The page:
"Herein, brahmin, when I am living
dependent on a certain village or suburb,
I get myself robed in the forenoon,
and taking bowl and outer robe
I enter that village or suburb to beg.

When I return from my alms-round
and have eaten my meal,
I make for the edge of a forest.

There I gather together
whatever grasses or leaves there are
into one place
and sit down cross-legged,
holding my body straight
and setting mindfulness in front of me,
I abide suffusing one quarter (of the world)
with a heart possessed of friendliness:
likewise the second,
third
and fourth quarters:
and in like manner above,
below,
across,
everywhere,
for all sorts and conditions, -
the whole world
do I abide suffusing
with a heart possessed of friendliness
that is widespread,
grown great
and boundless,
free from enmity
and untroubled.

And I do likewise abide
suffusing one quarter (of the world)
with a heart possessed of compassion:
likewise the second,
third
and fourth quarters:
and in like manner above,
below,
across,
everywhere,
for all sorts and conditions, -
the whole world
do I abide suffusing
with a heart possessed of compassion
that is widespread,
grown great
and boundless,
free from enmity
and untroubled.

And I do likewise abide
suffusing one quarter (of the world)
with a heart possessed of sympathy:
likewise the second,
third
and fourth quarters:
and in like manner above,
below,
across,
everywhere,
for all sorts and conditions, -
the whole world
do I abide suffusing
with a heart possessed of sympathy
that is widespread,
grown great
and boundless,
free from enmity
and untroubled.

And I do likewise abide
suffusing one quarter (of the world)
with a heart possessed of equanimity:
likewise the second,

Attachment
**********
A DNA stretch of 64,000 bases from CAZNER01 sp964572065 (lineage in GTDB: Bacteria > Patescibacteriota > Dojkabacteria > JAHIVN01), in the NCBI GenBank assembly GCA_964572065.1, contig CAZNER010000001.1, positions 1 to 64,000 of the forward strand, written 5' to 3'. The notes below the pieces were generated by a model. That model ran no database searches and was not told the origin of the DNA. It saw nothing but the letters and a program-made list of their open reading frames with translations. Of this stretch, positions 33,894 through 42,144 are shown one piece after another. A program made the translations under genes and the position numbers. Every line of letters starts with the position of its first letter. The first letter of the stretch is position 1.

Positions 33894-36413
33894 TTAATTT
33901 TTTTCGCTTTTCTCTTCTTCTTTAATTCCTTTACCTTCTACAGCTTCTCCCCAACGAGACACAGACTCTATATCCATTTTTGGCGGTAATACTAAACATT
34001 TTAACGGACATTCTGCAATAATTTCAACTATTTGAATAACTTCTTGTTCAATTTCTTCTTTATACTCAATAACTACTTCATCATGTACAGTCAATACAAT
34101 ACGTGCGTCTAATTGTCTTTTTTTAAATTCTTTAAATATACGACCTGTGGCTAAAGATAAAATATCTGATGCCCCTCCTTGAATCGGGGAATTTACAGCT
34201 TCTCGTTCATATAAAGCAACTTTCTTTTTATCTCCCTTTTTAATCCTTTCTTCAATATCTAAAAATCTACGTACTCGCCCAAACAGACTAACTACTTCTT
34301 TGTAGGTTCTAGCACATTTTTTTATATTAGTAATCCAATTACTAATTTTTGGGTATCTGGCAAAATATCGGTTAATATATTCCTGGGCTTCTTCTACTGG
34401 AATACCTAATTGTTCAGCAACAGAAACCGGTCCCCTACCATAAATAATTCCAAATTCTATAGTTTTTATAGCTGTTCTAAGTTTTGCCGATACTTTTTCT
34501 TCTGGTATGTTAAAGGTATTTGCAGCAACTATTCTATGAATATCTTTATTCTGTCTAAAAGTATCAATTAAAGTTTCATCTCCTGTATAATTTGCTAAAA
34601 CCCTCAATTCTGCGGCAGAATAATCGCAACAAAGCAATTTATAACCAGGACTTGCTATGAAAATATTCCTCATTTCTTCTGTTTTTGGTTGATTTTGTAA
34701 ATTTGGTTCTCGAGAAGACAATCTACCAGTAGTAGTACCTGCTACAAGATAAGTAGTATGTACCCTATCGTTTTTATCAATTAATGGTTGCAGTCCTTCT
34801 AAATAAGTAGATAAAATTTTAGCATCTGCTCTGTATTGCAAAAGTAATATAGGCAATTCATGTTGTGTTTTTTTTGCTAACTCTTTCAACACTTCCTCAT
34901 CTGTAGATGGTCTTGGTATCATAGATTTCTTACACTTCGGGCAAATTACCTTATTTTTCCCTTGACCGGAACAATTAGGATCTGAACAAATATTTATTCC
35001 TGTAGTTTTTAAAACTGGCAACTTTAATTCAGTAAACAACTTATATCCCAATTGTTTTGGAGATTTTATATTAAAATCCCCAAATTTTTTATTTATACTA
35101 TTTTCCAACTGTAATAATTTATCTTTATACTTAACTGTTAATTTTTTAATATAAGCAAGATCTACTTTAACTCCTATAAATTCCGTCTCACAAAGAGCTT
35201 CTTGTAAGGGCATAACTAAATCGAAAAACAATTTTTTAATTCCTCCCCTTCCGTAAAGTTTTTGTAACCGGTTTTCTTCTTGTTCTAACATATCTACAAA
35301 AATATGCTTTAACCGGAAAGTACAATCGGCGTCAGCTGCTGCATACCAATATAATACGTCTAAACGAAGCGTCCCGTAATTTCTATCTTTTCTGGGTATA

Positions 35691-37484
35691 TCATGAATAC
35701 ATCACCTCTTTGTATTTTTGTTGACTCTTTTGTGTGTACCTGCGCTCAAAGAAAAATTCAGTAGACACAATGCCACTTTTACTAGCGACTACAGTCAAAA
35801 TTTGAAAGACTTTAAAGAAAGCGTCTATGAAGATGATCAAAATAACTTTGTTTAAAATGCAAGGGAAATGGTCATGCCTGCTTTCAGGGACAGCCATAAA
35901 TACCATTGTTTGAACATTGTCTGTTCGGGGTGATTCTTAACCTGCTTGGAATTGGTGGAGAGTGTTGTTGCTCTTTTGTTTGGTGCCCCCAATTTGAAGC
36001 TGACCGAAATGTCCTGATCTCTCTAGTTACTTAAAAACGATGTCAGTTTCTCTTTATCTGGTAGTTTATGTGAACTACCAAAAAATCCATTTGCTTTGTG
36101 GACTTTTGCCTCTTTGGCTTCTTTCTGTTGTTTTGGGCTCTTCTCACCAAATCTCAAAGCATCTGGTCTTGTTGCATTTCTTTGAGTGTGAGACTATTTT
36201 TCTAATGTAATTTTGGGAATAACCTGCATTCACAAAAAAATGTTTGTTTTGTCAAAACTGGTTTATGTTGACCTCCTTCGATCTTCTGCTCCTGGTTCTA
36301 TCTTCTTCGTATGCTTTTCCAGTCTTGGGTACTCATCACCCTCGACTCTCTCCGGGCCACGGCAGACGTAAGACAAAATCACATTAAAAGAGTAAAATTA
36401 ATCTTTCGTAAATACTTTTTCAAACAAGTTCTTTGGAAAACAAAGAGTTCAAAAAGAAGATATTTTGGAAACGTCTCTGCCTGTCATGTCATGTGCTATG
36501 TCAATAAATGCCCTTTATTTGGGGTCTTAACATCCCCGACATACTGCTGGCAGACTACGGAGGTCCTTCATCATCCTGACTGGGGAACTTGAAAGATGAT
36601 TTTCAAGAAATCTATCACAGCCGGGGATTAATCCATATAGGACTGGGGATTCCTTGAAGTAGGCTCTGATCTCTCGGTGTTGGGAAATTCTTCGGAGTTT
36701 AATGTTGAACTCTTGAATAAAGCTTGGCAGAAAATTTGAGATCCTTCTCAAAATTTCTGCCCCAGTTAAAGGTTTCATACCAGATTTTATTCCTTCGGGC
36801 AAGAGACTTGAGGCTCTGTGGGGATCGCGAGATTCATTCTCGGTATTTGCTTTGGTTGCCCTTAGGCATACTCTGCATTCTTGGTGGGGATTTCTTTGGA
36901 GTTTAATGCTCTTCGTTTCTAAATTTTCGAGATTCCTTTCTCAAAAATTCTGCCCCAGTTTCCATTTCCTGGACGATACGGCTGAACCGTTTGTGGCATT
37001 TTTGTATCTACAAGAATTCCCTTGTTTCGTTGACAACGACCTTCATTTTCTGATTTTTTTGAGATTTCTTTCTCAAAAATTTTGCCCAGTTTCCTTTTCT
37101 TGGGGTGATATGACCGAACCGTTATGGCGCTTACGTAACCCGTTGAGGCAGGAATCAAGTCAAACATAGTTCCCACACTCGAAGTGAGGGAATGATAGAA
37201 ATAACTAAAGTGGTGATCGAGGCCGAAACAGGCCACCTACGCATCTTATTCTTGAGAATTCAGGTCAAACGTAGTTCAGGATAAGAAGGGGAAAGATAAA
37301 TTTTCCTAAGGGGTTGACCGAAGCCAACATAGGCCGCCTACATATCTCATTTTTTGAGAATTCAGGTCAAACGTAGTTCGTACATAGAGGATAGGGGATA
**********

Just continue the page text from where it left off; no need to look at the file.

third
and fourth quarters:
and in like manner above,
below,
across,
everywhere,
for all sorts and conditions, -
the whole world
do I abide suffusing
with a heart possessed of equanimity
that is widespread,
grown great
and boundless,
free from enmity
and untroubled.[13]

Now, brahmin,
when I have reached such a condition,[14],
if I walk up and down,
at such time my walking is to me sublime.

If I stand,
at such time my standing is sublime.

If I sit,
my sitting is to me sublime.

If I lie down,
sublime is "the high, broad couch" I lie on.

That, brahmin, is what I mean
when I speak of the "high, broad couch sublime"
which I get as I please
without toil and trouble."

"Wonderful, master Gotama!

Marvellous, master Gotama!

Who but the worthy Gotama
could get a high, broad couch sublime
such as he pleases
without toil and trouble?

[167] But pray, master Gotama,
what is that Ariyan[15] high, broad couch
which the worthy Gotama gets
here and now as he pleases
without toil and trouble?"

"Herein, brahmin,
when I am living dependent
on a certain village or suburb,
I get myself robed in the forenoon,
and taking bowl and outer robe
I enter that village or suburb to beg.

When I return from my alms-round
and have eaten my meal,
I make for the edge of a forest.

There I gather together
whatever grasses or leaves there are
into one place
and sit down cross-legged,
holding my body straight
and setting mindfulness in front of me,
I know thus for certain:

'Passion is abandoned by me.

It is cut off at the root,
made like a palm-tree stump,
made such as not to grow again,
unable to sprout again in future time.

Malice is abandoned by me.

It is cut off at the root,
made like a palm-tree stump,